The Buckingham affair Professor’s dismissal sparks controversy at the University of Saskatchewan

The past two weeks have been a difficult time at the University of Saskatchewan as controversy flared over the dismissal and subsequent rehiring of a professor.

On May 13, Robert Buckingham, then executive director of the university’s School of Public Health, released an open letter opposing the amalgamation of the School of Public Health with the College of Medicine. The merger was slated to occur as part of the university’s controversial cost-cutting TransformUs initiative.

Buckingham expressed concern that this would threaten the accreditation of the university’s Master of Public Health program.

At most schools, Buckingham wrote, the faculty focused on the prevention of disease (Public Health) is organizationally separate from the faculty focused on treatment (Medicine). He cited a 2007 proposal by the university’s School of Public Health Steering Committee, which agreed that the School of Public Health should be separate from and equal to the professional health sciences colleges.

Buckingham also expressed concern about the merger due to the College of Medicine’s recent troubles—it was placed on probation by the Committee on Accreditation of Canadian Medical Schools late in 2013. The newly created school gained its accreditation in January of this year, and a merger could cause the Agency for Public Health Accreditation to review the program, Buckingham wrote. The university’s provost Brett Fairbairn responded to these concerns in a statement.

According to Buckingham’s letter, Ilene Busch-Vishniac, the university’s president, had told the school’s deans that they were expected not to publicly oppose TransformUs, and that if they did their “tenure would be short.” He also reproduced an email from Fairbairn instructing Buckingham not to publicly mention any potential threat to the program’s accreditation.

When Buckingham arrived on campus on May 14, campus security personnel gave him a letter informing him that he had breached his contract and damaged his relationship with the school. The security personnel then escorted Buckingham from campus. He was told to stay off university property, but would be allowed back at a later date to collect his belongings.

The very next day, Buckingham was rehired in his capacity as a tenured professor, but was not reinstated as head of the School of Public Health. Martin Phillipson, vice-provost of the university, has taken over Buckingham’s role until a replacement can be found.

Busch-Vishniac apologized to Buckingham, describing the firing as a “blunder.”

“This was not a decision made by one person. This was a decision made by my team. I am very comfortable standing here telling you it was the wrong decision,” she said to the CBC.

“The debate that is raging confuses Dr. Buckingham’s former role as Executive Director of the School of Public Health with the academic freedom associated with that of a tenured faculty member,” Busch-Vishniac added in a press release the same day.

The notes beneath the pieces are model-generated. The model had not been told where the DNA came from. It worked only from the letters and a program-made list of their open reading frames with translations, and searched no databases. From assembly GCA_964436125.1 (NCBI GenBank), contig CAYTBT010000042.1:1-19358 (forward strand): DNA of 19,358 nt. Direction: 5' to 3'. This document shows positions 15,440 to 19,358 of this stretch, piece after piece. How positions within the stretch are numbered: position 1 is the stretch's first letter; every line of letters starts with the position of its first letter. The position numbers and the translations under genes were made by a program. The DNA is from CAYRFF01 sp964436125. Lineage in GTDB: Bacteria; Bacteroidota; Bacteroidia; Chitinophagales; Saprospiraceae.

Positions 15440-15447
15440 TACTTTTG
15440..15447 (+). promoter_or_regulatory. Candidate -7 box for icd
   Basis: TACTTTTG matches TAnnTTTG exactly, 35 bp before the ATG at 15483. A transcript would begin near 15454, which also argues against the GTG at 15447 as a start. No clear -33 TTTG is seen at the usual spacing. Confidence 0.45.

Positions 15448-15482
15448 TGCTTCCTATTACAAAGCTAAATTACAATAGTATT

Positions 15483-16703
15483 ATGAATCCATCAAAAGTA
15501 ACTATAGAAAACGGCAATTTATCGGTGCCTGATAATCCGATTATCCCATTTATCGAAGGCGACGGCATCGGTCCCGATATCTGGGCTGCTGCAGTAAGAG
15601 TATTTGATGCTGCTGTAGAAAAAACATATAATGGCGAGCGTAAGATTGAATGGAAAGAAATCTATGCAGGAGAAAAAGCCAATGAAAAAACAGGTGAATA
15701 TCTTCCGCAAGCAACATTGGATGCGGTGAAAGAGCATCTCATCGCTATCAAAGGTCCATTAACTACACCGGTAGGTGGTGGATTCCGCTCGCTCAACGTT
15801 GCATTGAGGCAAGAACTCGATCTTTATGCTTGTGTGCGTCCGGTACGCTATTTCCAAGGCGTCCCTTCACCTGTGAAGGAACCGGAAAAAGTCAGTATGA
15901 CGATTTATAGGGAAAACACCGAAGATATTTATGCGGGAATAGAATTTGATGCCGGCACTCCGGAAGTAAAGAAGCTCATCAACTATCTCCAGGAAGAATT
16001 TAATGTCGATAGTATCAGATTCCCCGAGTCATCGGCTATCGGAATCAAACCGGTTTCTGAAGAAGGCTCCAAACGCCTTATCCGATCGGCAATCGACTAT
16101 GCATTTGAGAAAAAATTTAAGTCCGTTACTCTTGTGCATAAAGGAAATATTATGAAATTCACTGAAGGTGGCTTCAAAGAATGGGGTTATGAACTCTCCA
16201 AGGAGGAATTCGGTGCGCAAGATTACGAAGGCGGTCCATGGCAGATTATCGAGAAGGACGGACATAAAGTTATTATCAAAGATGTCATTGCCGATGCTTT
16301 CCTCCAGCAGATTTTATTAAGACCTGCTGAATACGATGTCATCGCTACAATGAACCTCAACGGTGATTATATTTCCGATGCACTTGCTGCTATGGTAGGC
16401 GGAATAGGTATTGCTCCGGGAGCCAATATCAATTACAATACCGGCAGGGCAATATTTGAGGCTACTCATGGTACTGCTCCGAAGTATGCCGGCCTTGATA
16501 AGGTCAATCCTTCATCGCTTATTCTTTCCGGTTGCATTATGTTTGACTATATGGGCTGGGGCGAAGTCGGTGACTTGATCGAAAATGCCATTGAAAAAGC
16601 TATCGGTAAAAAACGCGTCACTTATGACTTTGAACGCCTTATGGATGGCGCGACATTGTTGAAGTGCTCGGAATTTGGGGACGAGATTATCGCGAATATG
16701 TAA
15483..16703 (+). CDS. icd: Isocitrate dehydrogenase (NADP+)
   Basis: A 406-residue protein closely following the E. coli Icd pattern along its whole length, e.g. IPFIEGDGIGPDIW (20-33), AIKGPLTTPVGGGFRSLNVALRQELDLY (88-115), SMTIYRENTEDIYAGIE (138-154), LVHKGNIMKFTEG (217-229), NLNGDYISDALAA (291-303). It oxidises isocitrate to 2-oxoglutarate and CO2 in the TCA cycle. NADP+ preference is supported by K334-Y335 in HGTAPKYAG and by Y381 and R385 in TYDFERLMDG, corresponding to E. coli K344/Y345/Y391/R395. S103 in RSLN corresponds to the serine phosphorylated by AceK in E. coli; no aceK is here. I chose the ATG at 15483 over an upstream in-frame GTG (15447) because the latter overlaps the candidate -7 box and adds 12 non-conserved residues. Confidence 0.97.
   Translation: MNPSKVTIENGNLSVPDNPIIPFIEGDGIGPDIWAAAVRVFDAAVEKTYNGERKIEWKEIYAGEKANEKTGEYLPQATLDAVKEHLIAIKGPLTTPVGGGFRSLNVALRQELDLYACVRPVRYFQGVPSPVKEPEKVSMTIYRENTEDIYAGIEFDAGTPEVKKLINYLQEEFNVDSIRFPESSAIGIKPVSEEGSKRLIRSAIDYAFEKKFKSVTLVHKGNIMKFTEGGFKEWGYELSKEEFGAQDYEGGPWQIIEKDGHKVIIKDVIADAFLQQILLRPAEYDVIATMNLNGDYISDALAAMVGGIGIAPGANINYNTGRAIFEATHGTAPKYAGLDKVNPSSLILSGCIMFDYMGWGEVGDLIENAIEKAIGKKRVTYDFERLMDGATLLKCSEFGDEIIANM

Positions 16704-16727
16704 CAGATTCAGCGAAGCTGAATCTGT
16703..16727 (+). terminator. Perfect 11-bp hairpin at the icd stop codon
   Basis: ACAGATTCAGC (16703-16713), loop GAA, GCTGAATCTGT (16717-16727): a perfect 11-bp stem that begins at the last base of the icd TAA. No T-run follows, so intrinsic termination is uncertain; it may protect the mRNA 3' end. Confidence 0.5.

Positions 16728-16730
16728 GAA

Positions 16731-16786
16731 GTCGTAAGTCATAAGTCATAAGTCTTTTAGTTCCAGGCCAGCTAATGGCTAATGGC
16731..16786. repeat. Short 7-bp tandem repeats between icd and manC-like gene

“In his role as an administrator at a level that removes him from the faculty association, Dr. Buckingham is not only permitted but encouraged to have opinions that might disagree with those developed by top administrators. However, once a decision is made at the institutional level, all senior leaders must publicly conform to that decision or resign their leadership role.”

In the aftermath, University of Saskatchewan professor Jim Miller wrote a letter to the Board of Governors calling for the president and provost to be fired. He said they dismissed Buckingham “unlawfully.”

“There are an awful lot of people who are in the same view that I am and there is going to be an enormous amount of unhappiness if they don’t consider our views carefully,” Miller told the CBC.

On May 19, the university’s Board of Governors called an emergency meeting. Shortly before the meeting, it was announced that Fairbairn had resigned as provost. The next day Busch-Vishniac announced that she had no plans to resign. Student organizer Nick Marlatte told the CBC that he was unsatisfied that Fairbairn was made into a “sacrificial lamb.”

“It’s a broader group of people within the senior leadership that’s actually been tainting the university’s reputation,” he said.

The result of the Board’s emergency meeting was inconclusive, and a follow-up was scheduled for May 26 and 27. The Board’s chair Susan Milburn said in a press release that the Board “discussed the leadership of the university in depth.”

“We do not want to act in haste and therefore we have not made any final decisions,” she added.

On May 21, students held a rally against TransformUs. The same day, Buckingham returned to campus and received a “hero’s welcome,” according to the CBC. Buckingham told the CBC he has “no ill feelings” toward Fairbairn or Busch-Vishniac for firing him.

Late in the evening of May 21, the board announced that they had met and decided to fire Busch-Vishniac days before their planned meeting. Gordon Barnhart, a well-known Saskatchewan academic and politician, stepped in as acting president. Busch-Vishniac has the option to continue in a teaching role in the College of Engineering.

Although the board dismissed Busch-Vishniac over the Buckingham affair, it still remains committed to the TransformUs initiative.

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